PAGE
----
Throughout the history of the Catholic Church, Christ has been especially adored and praised in the Eucharist, where He is truly present in body and soul, as God and man. The Eucharist is the sacrament in which we receive the Body and Blood of Christ. The Church teaches that Christ is really present in the bread and wine that have been consecrated by the priest at Mass. Although the bread and wine still look and taste like bread and wine, the substance, what is actually there, has changed. The word “transubstantiation,” which means “a change in substance,” is used to describe this real change. Our initiation to Christian life is complete when we receive the Eucharist for the first time.
The roots of the Eucharist are in the Jewish Passover meal. This is the meal which commemmorates Israel’s delivery from oppression and slavery in Egypt, when God punished Pharaoh and the Egyptian nation by killing their first-born sons. During the first Passover every Jewish household was instructed to sacrifice a lamb and sprinkle its blood on their doorposts. Seeing the blood, the angel of death would “pass over” them, sparing the lives of their first-born sons. Jesus spoke of Himself as “the lamb of God.” As he celebrated the Passover at his last supper with the apostles, He blessed, broke and shared with them bread and wine, declaring that it was His body and blood. He promised that He would truly be with them when they did likewise and shared bread and wine together in memory of Him.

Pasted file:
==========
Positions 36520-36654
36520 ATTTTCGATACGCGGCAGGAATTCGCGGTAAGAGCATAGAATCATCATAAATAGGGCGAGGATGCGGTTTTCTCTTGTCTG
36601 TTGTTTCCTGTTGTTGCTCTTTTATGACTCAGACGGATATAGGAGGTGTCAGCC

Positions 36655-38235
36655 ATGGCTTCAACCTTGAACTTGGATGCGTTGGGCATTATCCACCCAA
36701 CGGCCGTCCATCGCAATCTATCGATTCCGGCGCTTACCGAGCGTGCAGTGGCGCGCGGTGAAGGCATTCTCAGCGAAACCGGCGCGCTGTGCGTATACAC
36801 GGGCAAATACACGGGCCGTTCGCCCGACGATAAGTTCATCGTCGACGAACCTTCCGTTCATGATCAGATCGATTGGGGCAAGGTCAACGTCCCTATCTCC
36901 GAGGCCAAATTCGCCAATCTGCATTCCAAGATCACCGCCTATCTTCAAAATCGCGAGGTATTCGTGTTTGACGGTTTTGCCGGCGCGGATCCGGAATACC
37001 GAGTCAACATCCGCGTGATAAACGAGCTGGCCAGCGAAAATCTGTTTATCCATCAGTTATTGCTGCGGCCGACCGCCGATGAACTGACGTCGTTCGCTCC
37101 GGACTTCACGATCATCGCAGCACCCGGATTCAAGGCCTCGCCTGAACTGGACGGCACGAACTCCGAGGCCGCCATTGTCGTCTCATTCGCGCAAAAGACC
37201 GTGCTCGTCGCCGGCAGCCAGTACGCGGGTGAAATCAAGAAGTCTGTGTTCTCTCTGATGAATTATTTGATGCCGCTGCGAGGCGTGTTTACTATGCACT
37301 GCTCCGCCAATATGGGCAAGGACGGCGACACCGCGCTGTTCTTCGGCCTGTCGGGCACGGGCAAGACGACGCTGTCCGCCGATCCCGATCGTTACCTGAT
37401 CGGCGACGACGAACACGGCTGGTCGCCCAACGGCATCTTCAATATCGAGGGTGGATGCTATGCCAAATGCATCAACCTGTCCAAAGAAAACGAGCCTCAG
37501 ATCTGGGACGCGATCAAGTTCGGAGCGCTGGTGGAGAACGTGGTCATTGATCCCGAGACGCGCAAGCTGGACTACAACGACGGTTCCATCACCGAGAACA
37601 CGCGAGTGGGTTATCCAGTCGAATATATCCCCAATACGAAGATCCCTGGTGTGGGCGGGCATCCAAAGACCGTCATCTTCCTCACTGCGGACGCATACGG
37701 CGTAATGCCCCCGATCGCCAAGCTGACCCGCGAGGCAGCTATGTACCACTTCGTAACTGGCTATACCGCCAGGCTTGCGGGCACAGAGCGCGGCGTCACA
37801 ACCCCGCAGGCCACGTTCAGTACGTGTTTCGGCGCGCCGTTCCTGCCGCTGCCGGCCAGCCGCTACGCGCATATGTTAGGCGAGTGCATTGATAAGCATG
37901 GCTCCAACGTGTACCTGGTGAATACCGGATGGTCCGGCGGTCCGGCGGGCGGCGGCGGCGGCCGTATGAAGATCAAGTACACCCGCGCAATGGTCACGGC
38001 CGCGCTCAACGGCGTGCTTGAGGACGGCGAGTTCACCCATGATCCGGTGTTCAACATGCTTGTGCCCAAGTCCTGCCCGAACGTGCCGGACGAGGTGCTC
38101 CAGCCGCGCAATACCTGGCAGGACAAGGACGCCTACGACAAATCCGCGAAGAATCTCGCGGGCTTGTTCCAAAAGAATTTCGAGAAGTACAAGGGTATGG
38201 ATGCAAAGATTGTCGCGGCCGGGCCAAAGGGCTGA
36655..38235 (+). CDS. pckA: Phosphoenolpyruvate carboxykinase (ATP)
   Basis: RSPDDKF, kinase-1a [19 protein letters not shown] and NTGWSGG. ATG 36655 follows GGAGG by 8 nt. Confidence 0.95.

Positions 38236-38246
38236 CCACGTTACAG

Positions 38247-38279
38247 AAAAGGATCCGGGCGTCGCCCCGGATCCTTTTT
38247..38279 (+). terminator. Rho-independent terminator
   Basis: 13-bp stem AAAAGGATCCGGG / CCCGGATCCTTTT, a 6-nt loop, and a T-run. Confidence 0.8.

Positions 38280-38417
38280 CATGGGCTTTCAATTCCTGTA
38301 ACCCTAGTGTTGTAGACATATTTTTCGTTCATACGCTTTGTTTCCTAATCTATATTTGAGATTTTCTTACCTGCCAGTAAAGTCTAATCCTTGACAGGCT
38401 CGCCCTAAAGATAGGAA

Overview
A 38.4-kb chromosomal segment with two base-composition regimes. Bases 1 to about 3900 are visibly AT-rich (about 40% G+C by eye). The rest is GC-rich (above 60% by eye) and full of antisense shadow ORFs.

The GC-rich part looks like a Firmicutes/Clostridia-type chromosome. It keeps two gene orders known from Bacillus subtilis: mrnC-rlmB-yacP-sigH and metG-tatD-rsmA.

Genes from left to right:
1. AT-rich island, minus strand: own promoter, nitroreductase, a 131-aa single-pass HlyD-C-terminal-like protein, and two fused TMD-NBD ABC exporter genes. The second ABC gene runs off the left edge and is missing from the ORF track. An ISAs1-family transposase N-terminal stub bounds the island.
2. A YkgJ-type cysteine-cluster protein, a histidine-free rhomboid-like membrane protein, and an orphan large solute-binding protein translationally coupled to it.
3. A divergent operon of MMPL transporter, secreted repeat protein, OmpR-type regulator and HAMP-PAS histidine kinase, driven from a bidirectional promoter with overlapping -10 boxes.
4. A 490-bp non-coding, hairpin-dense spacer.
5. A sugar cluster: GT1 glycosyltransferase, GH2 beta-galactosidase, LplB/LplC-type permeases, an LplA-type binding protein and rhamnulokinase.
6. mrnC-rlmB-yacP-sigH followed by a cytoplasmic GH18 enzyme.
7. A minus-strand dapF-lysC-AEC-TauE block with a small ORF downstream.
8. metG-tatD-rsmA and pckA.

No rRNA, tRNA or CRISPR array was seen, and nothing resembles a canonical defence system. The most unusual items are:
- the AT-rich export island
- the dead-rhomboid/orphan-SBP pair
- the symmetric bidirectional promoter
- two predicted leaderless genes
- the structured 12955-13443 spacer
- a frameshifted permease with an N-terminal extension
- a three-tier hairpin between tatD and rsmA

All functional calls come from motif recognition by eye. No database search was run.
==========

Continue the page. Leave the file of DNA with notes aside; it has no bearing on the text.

The Mass is the new Passover, with Jesus offering His own body and blood so that we, His present-day followers, might go free. For this reason, as well as being a sacred meal, the Eucharist is also a link with Jesus’ death. When we participate in the Mass together with our fellow believers and receive Him in the Eucharist we take part in the Passover meal which He celebrates now, shedding His blood so that we may be saved.